Thursday, 7 December 2017
Questions without Notice
Defence Facilities: Chemical Contamination
My question is to the Minister for Defence, Senator Payne. This past Tuesday evening, the Department of Defence held another community information centre in Williamtown, New South Wales, to update local residents and business owners about the environmental investigation into PFAS on, and in the vicinity of, the RAAF Base Williamtown. As you should be aware, at that meeting, Defence issued its own map of Williamtown's contamination zone that differed from the map released by the NSW Environment Protection Authority just over a fortnight ago. Defence also issued its own set of precautionary guidelines for Williamtown and surrounding residents that, as it admitted to the Newcastle Herald, were less conservative than guidelines released last month by the New South Wales EPA. Can the minister advise the affected residents and businesses which map and which precautions they should take heed of?
I thank Senator Burston for his question and for some advance notice of that. I certainly recognise the concern that exists in PFAS affected communities, including Williamtown. Having previously visited and met with community members in both Williamtown and Oakey, I am acutely aware of the impacts that these detections have had on those communities that surround the affected bases.
I note the senator's query in relation to maps which have recently been released. On 5 December, Defence held a community information session to present the final environmental site assessment and human health risk assessment reports which built on the findings collected from previous investigation stages. They involved an additional 4,646 samples of groundwater, soil, sediment, surface water, rainwater tanks, pools, fruits, vegetables and aquatic animals—taking the total number of samples in the overall investigation to over 10,000.
The HHRA report included a map that described four risk zones, each with their own precautions, as recommended by Defence's expert consultants. This report was provided to the New South Wales EPA in October. The HHRA followed the NEPM framework for site contamination investigations and included a range of point-in-time sampling and analysis to understand the nature and extent of PFAS contamination as it currently is. Prior to the release by Defence of the final HHRA, the New South Wales EPA then released their own map and associated precautionary health advice. Those authorities determined the need for three management zones and issued precautionary health advice for each of these zones.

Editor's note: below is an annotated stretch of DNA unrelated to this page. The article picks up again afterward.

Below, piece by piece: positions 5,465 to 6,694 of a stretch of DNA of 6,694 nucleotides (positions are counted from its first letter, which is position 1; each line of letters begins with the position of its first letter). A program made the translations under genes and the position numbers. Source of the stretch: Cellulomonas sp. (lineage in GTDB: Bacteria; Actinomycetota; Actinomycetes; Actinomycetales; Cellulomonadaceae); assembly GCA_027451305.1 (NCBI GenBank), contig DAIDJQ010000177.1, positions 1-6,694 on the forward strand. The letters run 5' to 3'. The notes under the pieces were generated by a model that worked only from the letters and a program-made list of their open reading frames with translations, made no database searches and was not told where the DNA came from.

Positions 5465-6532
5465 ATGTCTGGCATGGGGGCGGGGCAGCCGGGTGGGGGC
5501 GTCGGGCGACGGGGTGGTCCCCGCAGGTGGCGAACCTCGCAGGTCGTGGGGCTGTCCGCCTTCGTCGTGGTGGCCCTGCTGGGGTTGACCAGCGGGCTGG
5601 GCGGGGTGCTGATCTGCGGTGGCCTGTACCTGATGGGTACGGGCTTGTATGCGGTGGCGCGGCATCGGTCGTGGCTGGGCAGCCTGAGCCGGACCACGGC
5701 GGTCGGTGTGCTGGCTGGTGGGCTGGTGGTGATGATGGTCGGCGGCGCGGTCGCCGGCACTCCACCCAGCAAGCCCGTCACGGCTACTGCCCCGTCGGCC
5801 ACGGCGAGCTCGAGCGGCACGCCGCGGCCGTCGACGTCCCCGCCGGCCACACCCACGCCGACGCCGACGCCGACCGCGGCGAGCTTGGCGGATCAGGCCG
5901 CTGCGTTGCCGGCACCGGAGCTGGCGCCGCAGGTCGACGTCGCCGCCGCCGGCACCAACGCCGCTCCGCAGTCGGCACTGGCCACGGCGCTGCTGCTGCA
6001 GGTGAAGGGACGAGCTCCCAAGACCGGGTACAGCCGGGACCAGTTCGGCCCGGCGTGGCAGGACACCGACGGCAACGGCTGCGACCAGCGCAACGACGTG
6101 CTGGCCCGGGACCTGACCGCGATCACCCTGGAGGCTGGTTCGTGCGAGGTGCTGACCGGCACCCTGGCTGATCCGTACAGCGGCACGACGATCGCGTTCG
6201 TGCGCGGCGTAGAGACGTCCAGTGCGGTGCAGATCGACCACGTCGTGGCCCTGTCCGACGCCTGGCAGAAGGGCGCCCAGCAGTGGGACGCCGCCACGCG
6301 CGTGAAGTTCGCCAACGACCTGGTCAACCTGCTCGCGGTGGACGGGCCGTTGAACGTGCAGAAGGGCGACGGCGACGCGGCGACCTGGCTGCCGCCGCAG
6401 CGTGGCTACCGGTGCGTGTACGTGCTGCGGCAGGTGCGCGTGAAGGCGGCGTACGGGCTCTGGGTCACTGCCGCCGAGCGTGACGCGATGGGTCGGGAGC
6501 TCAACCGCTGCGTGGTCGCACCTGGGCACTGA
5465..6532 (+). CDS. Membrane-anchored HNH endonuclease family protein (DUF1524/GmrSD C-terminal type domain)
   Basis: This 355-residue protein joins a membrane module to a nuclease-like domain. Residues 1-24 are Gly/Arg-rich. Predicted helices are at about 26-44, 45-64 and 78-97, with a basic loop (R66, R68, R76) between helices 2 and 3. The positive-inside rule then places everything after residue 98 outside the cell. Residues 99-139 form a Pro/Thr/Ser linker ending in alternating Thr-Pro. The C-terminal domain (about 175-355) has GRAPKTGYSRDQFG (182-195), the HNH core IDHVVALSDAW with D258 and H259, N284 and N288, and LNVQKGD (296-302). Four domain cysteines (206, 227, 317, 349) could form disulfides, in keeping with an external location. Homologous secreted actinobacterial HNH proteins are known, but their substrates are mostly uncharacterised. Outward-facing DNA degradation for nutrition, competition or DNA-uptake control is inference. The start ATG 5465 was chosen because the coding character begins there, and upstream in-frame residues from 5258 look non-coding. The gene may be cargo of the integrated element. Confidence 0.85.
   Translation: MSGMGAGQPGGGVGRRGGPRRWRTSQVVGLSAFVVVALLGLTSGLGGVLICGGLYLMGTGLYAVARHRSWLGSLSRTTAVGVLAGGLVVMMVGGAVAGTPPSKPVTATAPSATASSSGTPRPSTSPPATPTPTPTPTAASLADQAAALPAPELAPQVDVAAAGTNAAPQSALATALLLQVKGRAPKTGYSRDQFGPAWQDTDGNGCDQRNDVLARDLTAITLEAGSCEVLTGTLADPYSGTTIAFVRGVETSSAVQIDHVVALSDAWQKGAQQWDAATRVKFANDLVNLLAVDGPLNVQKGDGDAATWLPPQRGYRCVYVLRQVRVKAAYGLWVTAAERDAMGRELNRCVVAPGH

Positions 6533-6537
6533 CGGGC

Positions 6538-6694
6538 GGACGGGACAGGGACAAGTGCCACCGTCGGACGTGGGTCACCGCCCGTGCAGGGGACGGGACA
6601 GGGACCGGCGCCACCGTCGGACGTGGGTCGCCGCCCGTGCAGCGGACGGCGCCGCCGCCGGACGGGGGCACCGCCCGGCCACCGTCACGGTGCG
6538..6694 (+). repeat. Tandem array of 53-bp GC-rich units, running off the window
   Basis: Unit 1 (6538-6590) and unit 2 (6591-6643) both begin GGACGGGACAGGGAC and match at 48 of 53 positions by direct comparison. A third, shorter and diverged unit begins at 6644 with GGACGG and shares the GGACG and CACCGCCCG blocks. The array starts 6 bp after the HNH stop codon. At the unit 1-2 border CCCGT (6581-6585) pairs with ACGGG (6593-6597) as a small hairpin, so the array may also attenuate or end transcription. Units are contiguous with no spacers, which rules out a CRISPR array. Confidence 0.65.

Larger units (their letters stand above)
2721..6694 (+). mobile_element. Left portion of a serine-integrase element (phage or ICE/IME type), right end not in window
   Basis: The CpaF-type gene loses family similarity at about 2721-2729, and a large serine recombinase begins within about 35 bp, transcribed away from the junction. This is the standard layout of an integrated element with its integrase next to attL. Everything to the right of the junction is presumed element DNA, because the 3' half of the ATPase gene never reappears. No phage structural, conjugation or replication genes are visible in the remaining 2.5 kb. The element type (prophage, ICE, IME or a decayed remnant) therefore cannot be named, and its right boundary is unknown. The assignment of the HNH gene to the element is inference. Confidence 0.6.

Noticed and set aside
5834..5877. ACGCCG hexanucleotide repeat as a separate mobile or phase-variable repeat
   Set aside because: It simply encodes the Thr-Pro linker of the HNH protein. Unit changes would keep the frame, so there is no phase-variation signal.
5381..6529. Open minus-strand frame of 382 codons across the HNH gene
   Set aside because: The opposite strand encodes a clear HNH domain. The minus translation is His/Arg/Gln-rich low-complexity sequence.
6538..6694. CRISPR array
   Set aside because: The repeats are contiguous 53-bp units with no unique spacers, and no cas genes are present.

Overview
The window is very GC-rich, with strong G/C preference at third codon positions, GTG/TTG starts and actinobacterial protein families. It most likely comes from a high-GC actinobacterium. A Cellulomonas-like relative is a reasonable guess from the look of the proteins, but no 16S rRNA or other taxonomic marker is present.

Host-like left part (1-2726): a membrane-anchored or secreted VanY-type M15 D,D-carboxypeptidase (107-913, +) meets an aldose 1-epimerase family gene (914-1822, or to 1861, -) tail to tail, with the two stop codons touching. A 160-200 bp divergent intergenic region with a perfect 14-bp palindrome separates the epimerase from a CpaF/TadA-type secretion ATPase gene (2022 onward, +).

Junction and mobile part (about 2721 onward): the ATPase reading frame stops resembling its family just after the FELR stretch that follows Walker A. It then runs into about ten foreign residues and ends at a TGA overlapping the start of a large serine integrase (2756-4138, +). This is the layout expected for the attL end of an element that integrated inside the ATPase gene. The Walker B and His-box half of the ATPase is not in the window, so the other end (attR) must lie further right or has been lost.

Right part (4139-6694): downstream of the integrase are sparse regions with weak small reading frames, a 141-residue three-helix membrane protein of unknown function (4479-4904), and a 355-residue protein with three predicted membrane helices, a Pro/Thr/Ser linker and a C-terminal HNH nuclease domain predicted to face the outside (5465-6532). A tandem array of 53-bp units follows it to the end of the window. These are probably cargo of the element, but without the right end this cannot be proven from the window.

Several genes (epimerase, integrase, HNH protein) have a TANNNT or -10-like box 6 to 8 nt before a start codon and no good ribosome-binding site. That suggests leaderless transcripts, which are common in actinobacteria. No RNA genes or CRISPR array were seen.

Defence provided the HHRA point-in-time sampling data to the New South Wales government in advance of their announcement. It is understood that the New South Wales authorities determined the need for three management zones and issued precautionary health advice to those respective residents based on not only this information but also other information available to them as well as modelling of future possible impacts.
I note that both the government and the Labor Party voted against a motion in this place just a few months back to immediately begin the process of voluntary buybacks for affected residents in the contamination zone. Will the government now reconsider its position on voluntary buybacks, especially in the light of this latest debacle, which is putting residents in even more financial and mental stress, before Christmas?
As I have said in this chamber before, this is a serious legacy issue that affects a range of portfolio areas across the jurisdictions at a Commonwealth, state and territory and local level. The government's been clear that the response to this issue is not a response which can be made in isolation. Today, for example, the New Zealand Defence Force announced that it will be investigating possible contamination at the Ohakea and Woodbourne air bases.
The government, through the PFAS task force within the Department of the Prime Minister and Cabinet, is considering a range of options to support affected communities including Williamtown. The impacts of contamination are different for each community that is affected, and it is important that the government is not only responsive to meeting the differing needs of each community but also nationally consistent in its approach. Defence, most importantly, stands ready to do whatever is asked of it by government.
I might say that's not much. If the government is not willing to reconsider its voluntary buyback position, will the government, at the very least, set up a fund similar to the Natural Disaster Relief and Recovery Arrangements to help lighten the extreme financial and mental stress of those living in communities affected by the contamination before people start to die?
I recognise that this is a very difficult situation for those families. This week in Canberra, I have again met with community members and representatives from both Oakey and Katherine who have been in the parliament. As I highlighted in my previous answer, the PFAS task force within the Department of the Prime Minister and Cabinet has been tasked to consider a range of options to support affected communities.
For Defence's part, Defence is undertaking the largest program of environmental investigations in Australia's history to get a better understanding of the nature and the extent of the contamination caused by the legacy use of firefighting foams. We've engaged independent, reputable, credible investigators to determine the best way forward. We've shared the findings with state, territory and local authorities and communities, and we're implementing a range of measures which mitigate the impact the contamination is having on the surrounding communities in which Defence operates. I note Senator Burston's specific suggestion, and I will raise that with the relevant task force.